Oatly, the Blackstone-backed Swedish vegan milk maker, is eyeing a valuation as high as $10bn in a US listing that would tap into both the IPO boom and consumers’ growing thirst for plant-based alternatives to animal products.
The Malmo-based group said on Tuesday that it had submitted a confidential filing for an initial public offering with the US Securities and Exchange Commission, less than a year after a funding round led by Blackstone also brought in Oprah Winfrey and Jay-Z’s Roc Nation company as investors, valuing Oatly at about $2bn.
Two people briefed on the situation said it was looking at a New York listing with a valuation as high as $10bn. Oatly declined to comment.
The offering is expected to take place following the SEC’s review, subject to market conditions, Oatly said.
The main aim of the float would be to raise money to fund growth, said one of the people, but a listing would offer a chance to cash in for investors who range from Blackstone to the Hollywood actor Natalie Portman and the Belgian family investment group Verlinvest, which bought a majority stake in Oatly five years ago.
Oatly sold about $200m of products in 2019, roughly double the previous year, and had aimed to double sales again in 2020, though no figures have been made public.
The oat milk specialist, which also makes plant-based ice cream and yoghurt, has tapped into growing demand for plant-based equivalents to dairy, fuelled by environmental concerns — especially around emissions from cattle — and a perception of such foods as healthy.
In the US, total retail sales of non-dairy milks rose 28 per cent to an estimated $2.9bn in 2020, according to market researchers Mintel.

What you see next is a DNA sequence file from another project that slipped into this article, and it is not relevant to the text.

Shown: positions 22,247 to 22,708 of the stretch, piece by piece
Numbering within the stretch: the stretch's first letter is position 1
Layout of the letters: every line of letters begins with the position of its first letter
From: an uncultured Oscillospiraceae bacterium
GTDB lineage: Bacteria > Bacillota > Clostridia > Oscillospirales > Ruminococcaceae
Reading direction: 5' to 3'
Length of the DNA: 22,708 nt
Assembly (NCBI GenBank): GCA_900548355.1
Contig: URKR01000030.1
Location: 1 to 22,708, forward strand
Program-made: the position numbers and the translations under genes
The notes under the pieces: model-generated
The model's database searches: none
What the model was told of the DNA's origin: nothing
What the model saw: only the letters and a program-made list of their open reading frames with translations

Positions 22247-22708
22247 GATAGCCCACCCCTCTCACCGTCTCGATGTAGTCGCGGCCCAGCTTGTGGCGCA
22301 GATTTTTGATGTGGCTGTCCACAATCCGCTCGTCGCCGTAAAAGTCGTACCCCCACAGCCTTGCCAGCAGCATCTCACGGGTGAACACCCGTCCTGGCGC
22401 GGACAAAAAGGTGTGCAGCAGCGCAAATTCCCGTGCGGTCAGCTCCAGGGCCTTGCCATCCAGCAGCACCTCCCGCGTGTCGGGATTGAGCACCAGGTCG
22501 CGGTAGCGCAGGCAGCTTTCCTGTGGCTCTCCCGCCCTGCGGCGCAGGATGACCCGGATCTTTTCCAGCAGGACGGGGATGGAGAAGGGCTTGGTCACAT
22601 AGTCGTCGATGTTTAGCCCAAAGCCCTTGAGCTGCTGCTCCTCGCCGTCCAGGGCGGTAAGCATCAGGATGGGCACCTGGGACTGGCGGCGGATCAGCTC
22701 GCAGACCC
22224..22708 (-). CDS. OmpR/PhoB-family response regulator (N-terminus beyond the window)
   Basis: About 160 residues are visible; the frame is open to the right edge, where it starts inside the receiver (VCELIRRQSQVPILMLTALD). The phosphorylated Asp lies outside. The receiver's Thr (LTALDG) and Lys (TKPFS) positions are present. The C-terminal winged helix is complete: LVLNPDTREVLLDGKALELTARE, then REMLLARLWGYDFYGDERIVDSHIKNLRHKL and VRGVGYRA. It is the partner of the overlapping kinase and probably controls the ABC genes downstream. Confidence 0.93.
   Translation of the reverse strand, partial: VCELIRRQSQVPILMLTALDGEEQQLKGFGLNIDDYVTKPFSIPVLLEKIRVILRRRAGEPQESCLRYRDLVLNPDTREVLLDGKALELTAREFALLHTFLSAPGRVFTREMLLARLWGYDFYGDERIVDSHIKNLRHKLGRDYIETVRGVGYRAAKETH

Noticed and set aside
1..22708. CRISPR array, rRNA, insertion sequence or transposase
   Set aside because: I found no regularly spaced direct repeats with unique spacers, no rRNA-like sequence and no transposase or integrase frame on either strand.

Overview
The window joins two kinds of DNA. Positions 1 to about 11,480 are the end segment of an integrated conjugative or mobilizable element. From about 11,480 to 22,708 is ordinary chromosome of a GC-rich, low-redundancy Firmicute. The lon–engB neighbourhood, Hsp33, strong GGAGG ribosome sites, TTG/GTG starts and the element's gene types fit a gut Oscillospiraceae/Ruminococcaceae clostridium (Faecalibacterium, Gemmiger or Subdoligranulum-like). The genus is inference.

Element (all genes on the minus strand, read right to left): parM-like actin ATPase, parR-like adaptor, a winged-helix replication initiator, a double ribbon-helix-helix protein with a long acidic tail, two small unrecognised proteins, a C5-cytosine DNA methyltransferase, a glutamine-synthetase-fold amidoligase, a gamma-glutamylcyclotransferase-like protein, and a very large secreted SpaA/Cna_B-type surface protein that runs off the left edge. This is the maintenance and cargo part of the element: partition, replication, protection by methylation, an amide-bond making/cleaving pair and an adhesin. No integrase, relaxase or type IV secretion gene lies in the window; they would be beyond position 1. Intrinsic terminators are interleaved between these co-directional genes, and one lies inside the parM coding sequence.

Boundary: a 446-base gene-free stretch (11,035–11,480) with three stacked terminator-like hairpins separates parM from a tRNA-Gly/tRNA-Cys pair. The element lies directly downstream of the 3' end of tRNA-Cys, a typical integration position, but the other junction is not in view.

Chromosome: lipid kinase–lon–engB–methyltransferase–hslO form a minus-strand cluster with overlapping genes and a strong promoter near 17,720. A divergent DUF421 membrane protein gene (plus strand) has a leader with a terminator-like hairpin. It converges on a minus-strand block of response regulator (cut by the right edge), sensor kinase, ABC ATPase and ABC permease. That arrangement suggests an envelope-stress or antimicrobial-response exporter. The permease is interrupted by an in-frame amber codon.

That was dominated by almond milk, which accounted for $1.8bn. But according to the Good Food Institute, a research and lobbying non-profit for alternative proteins, consumers have embraced a growing range of plant-based dairy ingredients including seeds, legumes, pulses, grains and nuts.
The institute said sales of oat-based dairy products jumped almost eight-fold in the US in 2019. Oatly’s signature oat milk was especially successful ahead of the pandemic with a “barista edition” used in cafés that produces a froth similar to that of cows’ milk for cappuccinos and macchiatos.
Rival Chobani, a New York-based company that built its reputation on plant-based yoghurts, has also reportedly been considering a listing, while Oatly competes with companies such as France’s Danone, which has branched out from a history in dairy to produce plant-based alternatives such as the Alpro brand.
Oatly faced a customer backlash on social media over its decision to accept funding from Blackstone last year, with consumers criticising the private equity group’s sustainability credentials and a history of support for Donald Trump by its chief executive Stephen Schwarzman.
Oatly said at the time: “Our bet is that when Blackstone’s investment in our oat-based sustainability movement brings them larger returns than they would have been able to get elsewhere . . . a powerful message will be sent to the global private equity markets, one written in the only language our critics claim they will listen to: profit.”
Companies have been rushing to list in recent months and take advantage of an equity market rally that has bolstered IPOs such as that of Blackstone-backed dating app Bumble, which raised $2.15bn in a Nasdaq listing this month, and Israeli mobile games company Playtika, which raised $2.2bn in January.